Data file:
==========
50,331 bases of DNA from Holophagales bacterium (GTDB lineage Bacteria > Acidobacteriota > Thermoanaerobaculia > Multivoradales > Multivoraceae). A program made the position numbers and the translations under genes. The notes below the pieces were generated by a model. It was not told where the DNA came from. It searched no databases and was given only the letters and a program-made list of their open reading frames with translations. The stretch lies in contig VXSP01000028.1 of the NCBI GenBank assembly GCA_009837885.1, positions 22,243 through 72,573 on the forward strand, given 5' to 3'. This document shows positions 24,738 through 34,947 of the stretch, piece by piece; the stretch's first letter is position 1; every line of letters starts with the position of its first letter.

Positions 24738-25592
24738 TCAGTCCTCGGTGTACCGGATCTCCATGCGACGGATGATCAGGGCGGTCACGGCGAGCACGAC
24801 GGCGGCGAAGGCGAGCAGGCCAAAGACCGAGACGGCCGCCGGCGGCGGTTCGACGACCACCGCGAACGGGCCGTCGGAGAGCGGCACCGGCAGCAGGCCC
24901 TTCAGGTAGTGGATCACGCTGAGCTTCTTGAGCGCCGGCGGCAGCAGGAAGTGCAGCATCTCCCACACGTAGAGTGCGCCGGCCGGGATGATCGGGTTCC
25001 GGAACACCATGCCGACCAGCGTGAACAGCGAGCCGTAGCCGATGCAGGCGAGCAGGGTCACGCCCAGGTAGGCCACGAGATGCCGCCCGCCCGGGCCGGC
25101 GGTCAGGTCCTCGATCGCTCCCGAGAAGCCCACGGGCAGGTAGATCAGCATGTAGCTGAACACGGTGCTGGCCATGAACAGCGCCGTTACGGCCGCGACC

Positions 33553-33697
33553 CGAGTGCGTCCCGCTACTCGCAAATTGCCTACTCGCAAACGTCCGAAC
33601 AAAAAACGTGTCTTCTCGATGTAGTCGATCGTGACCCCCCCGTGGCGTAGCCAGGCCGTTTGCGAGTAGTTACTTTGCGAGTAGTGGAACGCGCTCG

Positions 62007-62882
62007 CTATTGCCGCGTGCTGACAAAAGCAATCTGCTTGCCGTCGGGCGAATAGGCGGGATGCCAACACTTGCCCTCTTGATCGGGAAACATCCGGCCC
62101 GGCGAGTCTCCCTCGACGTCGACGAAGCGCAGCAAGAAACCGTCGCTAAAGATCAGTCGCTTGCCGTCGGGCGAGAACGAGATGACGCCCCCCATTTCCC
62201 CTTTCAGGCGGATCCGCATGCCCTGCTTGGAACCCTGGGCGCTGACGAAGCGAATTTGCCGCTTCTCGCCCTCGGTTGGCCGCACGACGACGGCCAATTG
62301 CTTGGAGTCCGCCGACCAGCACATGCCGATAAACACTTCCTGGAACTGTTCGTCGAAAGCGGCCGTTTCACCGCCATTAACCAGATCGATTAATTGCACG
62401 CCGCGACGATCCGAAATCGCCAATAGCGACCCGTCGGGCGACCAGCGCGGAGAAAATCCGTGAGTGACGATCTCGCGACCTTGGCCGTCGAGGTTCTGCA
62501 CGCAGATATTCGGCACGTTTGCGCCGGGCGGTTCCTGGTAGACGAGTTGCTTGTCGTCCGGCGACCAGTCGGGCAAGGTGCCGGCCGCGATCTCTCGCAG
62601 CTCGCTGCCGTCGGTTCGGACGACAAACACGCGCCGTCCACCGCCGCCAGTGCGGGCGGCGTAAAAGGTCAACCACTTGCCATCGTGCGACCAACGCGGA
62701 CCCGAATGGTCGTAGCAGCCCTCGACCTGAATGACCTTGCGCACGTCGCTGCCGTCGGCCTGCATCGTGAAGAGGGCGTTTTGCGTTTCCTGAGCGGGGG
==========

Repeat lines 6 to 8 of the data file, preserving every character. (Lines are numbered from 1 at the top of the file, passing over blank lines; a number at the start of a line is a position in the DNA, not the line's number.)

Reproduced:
25001 GGAACACCATGCCGACCAGCGTGAACAGCGAGCCGTAGCCGATGCAGGCGAGCAGGGTCACGCCCAGGTAGGCCACGAGATGCCGCCCGCCCGGGCCGGC
25101 GGTCAGGTCCTCGATCGCTCCCGAGAAGCCCACGGGCAGGTAGATCAGCATGTAGCTGAACACGGTGCTGGCCATGAACAGCGCCGTTACGGCCGCGACC

Positions 33553-33697